5) Calculating the Living Wage: Webinar for Local Communities
6) 2014 PLEAC Annual Meetings /AGM and National Conference
7) Centre for Life-Long Learning at UPEI is now the Office of Skills Development and Learning
8) Muriel McQueen Fergusson Centre for Family Violence Research AGM

The current and past issues of our Thursday E-News with upcoming community events and notices are available at the following links:

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Community Notices

Welcome to our Community Events and Notices E-News for Thursday, August 21, 2014

New listings this week:
1) Past Issues of Our E-News
2) Art in the Open This Saturday
3) KateFest 2014 Rock Barra Artist Retreat This Sunday
4) 2014 Minutes of Story and Song
5) Public Town Hall Meeting and Other Events
6) Bonshaw Ceilidh
7) Seniors College Registration
8) Feast Alfresco – Lobster Tales In the Farm Centre Legacy Garden
9) Popular Fall Flavours Event Returns and Culinary Institute announces new Chefs Series
10) Photo Op at Government House
11) Call for Proposals / Appel de Propositions
12) Are You Looking for Twitter Accounts to Help Your Business?
13) Information from Health Canada on Back-to-School Healthy Eating/Renseignements offerts par Santé Canada sur la saine alimentation pour la rentrée des classes

The current and past issues of our Thursday E-News with upcoming community events and notices are available at the following links:

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To view the e-newsletter with specific details about an event, click on the title link:

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What is “undue risk to society”?

Dear editor:

The recent decision of the Parole Board of Canada to grant unescorted passes to convicted murderer Kevin McMurrer reopens old wounds and raises concerns about the Parole Board’s acceptance of patterns of violence against women.

The Parole Board assesses that Mr. McMurrer does not “present an undue risk to society.” This seems an unbelievable claim about a man who murdered his ex-wife in her workplace in 1989, assaulted a woman when first paroled in 2001, broke conditions of his next parole by contacting a woman at her workplace in 2007, and had parole again revoked as a result of substance abuse-related problems in 2008. Under the terms of his current day passes, he must “report all intimate… relationships and friendships with any females.” This evidence suggests a clearly established pattern of pathological abuse, mostly directed against women.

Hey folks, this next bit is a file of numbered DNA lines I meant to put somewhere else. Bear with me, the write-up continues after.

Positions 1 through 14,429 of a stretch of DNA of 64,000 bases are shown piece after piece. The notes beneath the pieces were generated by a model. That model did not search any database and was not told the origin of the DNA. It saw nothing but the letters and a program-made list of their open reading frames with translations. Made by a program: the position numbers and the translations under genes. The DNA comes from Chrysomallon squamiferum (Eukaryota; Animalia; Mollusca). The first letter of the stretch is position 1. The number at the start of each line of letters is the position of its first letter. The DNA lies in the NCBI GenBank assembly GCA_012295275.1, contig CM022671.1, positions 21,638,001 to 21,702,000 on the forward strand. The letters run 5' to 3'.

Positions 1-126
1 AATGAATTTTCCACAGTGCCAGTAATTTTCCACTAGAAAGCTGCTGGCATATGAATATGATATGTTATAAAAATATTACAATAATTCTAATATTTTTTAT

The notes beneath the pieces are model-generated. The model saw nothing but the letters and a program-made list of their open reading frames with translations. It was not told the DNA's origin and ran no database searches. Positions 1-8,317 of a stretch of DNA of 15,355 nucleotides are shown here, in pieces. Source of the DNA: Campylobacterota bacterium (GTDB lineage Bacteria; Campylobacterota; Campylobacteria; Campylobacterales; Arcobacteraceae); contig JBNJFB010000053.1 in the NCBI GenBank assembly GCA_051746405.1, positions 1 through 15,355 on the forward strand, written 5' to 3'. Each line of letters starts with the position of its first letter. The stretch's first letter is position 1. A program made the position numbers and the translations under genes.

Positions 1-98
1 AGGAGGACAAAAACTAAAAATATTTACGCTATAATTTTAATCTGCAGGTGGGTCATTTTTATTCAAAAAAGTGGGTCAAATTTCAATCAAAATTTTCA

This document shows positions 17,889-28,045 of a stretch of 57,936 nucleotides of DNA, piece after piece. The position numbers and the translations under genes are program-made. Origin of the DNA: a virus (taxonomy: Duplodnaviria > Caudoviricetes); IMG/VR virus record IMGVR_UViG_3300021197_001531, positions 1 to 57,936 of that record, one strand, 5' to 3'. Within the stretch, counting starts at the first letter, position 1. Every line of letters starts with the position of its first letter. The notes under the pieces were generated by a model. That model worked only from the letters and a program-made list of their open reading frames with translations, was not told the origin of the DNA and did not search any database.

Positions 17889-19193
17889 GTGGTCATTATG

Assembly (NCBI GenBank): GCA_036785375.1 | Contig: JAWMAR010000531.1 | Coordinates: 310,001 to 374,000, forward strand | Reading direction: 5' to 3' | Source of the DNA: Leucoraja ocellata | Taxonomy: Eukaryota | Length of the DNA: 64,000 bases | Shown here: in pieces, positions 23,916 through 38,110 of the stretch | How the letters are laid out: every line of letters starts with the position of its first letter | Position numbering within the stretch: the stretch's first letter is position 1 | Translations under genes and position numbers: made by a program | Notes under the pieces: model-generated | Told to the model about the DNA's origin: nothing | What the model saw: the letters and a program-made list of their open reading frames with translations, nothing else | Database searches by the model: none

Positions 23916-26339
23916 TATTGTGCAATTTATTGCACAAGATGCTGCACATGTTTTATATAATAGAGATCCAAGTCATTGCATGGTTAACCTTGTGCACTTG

If this is not “undue risk to society,” we badly need to reconsider what we, as a society, accept as a risk.

If a violent man is a risk to the women and children he has a relationship with, that alone is a terrible “risk to society.” Every woman and child is a vital part of our society with the right to live free of violence and free of fear.

Beyond that, from past decades of unrelenting work to end violence against women and children, we have learned the hard way that “risk to society” includes not only risk to the person in a current or former relationship with an abuser, but also to families and friends associated with her. As Kevin McMurrer’s pattern of invasion of women’s workplaces demonstrates, the risk extends to people a woman is close to: her co-workers and her family, friends, and neighbours. It is not true to suggest someone is “only” a threat to the person he has had a relationship with.

As Kevin McMurrer’s murder of Carrie Ellen Crossman tragically demonstrated, it is not enough to leave or end an abusive relationship. In fact, the most dangerous time of all for an abused woman is when she attempts to leave her abuser; a quarter of all women who are murdered by an intimate partner had already left the relationship.

Family violence and violence against women are a risk to all of society. Violence is a problem for all of our society to address.

Every woman’s life matters – no matter what her current or past relationships are, or with whom. On average, one woman in Canada is killed by her intimate partner every six days. On any given day in Canada, more than 3,300 women (along with their 3,000 children) sleep in an emergency shelter to escape domestic violence. Justice Canada tells us that spousal violence costs Canada $7.4 billion every year. On top of that economic cost, you cannot put a price on a life.

Only weeks after Carrie Ellen Crossman was gunned down by Kevin McMurrer, the horrifying national tragedy known as the Montreal Massacre saw 14 women singled out in hatred and murdered because they were women. In Prince Edward Island, in the 25 years since Carrie Ellen Crossman died, eight other women have died at the hands of men who knew them.

During the past 25 years, the purple ribbon has become a powerful symbol for Prince Edward Islanders who want to take a stand against violence. When we wear a purple ribbon, we take a stand to create a society that prevents and ends violence. When we wear a purple ribbon, we say that violence against women by their intimate partners is a “risk to society” that we are unwilling to accept.

We hope the Parole Board of Canada hears and understands these messages when they face decisions about what constitutes an “undue risk to society.” To us, unescorted day passes under the terms set for Kevin McMurrer are too great a risk to bear.

Diane Kays

Diane Kays is the Chairperson of the Prince Edward Island Advisory Council on the Status of Women.